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Title: Novel block copolymer nanoparticles via RAFT aqueous emulsion polymerization
Author: Cockram, Amy
ISNI:       0000 0004 7651 477X
Awarding Body: University of Sheffield
Current Institution: University of Sheffield
Date of Award: 2018
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Polymerization-induced self-assembly (PISA) has become a widely used technique for the rational design of diblock copolymer nano-objects in concentrated aqueous solution. Depending on the specific PISA formulation, reversible addition−fragmentation chain transfer (RAFT) aqueous dispersion polymerization typically provides straightforward access to either spheres, worms, or vesicles. In contrast, RAFT aqueous emulsion polymerization formulations often lead to just kinetically-trapped spheres. This limitation is currently not understood, and only a few empirical exceptions have been reported in the literature. In the present work, the effect of monomer solubility on copolymer morphology is explored for an aqueous PISA formulation. More specifically a water-soluble poly(methacrylic acid) (PMAAx) stabilizer block is chain-extended with six methacrylic monomers exhibiting a range of water solubililties; benzyl methacrylate (BzMA), 2,2,2-trifluoroethyl methacrylate (TFEMA), n-butyl methacrylate (BMA), methyl methacrylate (MMA), 2-hydroxybutyl methacrylate (HBMA) and 2-hydroxypropyl methacrylate (HPMA). These studies demonstrated that non-spherical (anisotropic) nanoparticles were only obtained during polymerization of HBMA. Using HBMA (aqueous solubility = 20 g dm−3 at 70 °C) for the core-forming block allows access to an unusual "monkey nut" copolymer morphology over a relatively narrow range of target degrees of polymerization when using a poly(methacrylic acid) RAFT agent at pH 5. These new anisotropic nanoparticles have been characterized by transmission electron microscopy, dynamic light scattering, aqueous electrophoresis, shear-induced polarized light imaging (SIPLI), and small-angle X-ray scattering (SAXS). Polymerization of each of the other five monomers only lead to the formation of spherical nanoparticles, indicating that aqueous monomer solubility is indeed a key parameter for the synthesis of higher-order morphology nanoparticles via PISA in aqueous media. The PMAAx-PMMAy series of spherical block copolymer nanoparticles are characterized in more detail by SAXS and DSC and also evaluated as Pickering emulsifiers for the stabilization of oil-in-water emulsions. The PISA formulations described above are sufficiently robust to enable high-throughput experiments to be performed using a commercial synthesis robot (Chemspeed Autoplant A100). More specifically, RAFT aqueous emulsion polymerization of either BMA and/or BzMA is used to prepare various examples of methacrylic multiblock copolymer nanoparticles using a PMAAx stabilizer block. Adequate stirring is essential to generate sufficiently small monomer droplets for such heterogeneous polymerizations to proceed efficiently. Good reproducibility can be achieved under such conditions, with well-defined spherical morphologies being obtained at up to 45% w/w solids. GPC studies indicated high blocking efficiencies but relatively broad molecular weight distributions (Ð = 1.36 - 1.85), suggesting the formation of well-defined (albeit rather polydisperse) block copolymer chains. These preliminary studies provide a sound basis for high-throughput screening of RAFT-mediated PISA formulations, which is likely to be required for commercialization of this technology. Our results indicate that PISA formulations enable the synthesis of methacrylic diblock and triblock copolymer nanoparticles in high overall yield (94-99%) within 1-3 h at 70 °C. However, tetrablocks suffer from incomplete conversions (87-96% within 5 h) and hence most likely represent the upper limit for this approach. Finally, BMA is replaced with hexyl methacrylate (HxMA) in order to prepare a series of diblock, triblock and tetrablock copolymer nanoparticles that form films at room temperature. The resulting block copolymers are evaluated by NMR, DLS, TEM and GPC, and the corresponding films are analyzed by visible absorption spectroscopy, DSC and SAXS.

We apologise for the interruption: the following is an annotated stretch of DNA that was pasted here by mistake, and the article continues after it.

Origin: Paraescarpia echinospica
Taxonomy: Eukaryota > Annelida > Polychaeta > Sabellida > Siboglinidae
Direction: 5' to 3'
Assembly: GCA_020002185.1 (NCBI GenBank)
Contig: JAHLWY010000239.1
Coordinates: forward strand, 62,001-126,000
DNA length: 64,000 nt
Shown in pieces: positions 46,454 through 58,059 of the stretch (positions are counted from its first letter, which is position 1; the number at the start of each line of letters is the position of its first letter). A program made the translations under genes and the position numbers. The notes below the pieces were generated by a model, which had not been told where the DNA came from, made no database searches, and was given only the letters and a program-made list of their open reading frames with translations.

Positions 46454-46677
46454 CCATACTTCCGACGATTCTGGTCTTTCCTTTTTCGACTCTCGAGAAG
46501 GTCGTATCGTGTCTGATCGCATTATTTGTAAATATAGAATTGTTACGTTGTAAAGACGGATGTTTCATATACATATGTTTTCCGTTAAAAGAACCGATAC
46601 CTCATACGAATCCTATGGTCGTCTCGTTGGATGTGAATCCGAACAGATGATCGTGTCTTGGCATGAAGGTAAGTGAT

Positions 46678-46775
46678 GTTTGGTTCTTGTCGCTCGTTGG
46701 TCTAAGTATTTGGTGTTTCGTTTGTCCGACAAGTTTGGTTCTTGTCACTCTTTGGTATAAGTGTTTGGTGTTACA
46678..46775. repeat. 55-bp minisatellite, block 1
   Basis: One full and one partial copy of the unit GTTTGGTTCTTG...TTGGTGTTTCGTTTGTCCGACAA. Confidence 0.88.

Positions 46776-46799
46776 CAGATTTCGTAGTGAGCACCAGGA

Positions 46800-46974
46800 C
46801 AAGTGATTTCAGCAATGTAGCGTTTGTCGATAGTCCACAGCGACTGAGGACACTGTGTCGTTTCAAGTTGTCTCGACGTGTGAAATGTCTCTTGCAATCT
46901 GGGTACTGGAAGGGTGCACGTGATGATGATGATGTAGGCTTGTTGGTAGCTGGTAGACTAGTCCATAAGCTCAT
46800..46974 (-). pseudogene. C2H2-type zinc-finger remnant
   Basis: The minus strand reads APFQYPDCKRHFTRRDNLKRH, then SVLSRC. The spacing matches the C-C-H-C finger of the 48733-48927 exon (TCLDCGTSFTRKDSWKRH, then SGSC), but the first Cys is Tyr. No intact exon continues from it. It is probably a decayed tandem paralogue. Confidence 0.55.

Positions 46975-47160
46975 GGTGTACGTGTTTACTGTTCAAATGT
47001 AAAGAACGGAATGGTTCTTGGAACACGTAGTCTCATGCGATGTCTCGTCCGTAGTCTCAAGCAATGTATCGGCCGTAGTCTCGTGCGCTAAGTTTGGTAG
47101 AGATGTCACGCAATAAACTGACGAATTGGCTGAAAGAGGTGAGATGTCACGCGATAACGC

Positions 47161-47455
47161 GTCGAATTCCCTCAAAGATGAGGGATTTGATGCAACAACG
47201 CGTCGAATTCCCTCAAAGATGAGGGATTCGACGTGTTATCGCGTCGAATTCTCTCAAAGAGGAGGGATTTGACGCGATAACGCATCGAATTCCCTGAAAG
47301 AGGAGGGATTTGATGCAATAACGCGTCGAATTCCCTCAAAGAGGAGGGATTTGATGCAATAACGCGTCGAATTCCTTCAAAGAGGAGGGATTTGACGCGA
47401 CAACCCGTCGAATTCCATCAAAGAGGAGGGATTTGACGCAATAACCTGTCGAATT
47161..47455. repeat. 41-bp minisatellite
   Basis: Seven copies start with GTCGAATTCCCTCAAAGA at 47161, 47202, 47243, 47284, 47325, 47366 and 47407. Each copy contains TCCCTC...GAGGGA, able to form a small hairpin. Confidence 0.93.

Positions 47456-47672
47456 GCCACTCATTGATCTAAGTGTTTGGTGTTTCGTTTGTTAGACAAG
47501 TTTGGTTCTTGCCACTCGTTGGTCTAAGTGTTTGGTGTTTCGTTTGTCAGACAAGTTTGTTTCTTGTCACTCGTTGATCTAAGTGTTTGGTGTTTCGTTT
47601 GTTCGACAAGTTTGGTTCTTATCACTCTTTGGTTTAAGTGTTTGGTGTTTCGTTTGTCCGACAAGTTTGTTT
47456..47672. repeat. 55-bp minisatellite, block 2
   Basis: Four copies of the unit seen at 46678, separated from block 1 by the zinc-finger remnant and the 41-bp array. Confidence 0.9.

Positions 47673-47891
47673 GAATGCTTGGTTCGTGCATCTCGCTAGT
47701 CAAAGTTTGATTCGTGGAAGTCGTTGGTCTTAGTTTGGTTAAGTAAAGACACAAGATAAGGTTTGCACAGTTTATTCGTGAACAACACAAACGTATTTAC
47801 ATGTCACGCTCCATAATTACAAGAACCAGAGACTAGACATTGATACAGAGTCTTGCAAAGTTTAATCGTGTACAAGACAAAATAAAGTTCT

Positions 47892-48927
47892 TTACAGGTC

Supervisor: Armes, Steven Sponsor: Not available
Qualification Name: Thesis (Ph.D.) Qualification Level: Doctoral
EThOS ID:  DOI: Not available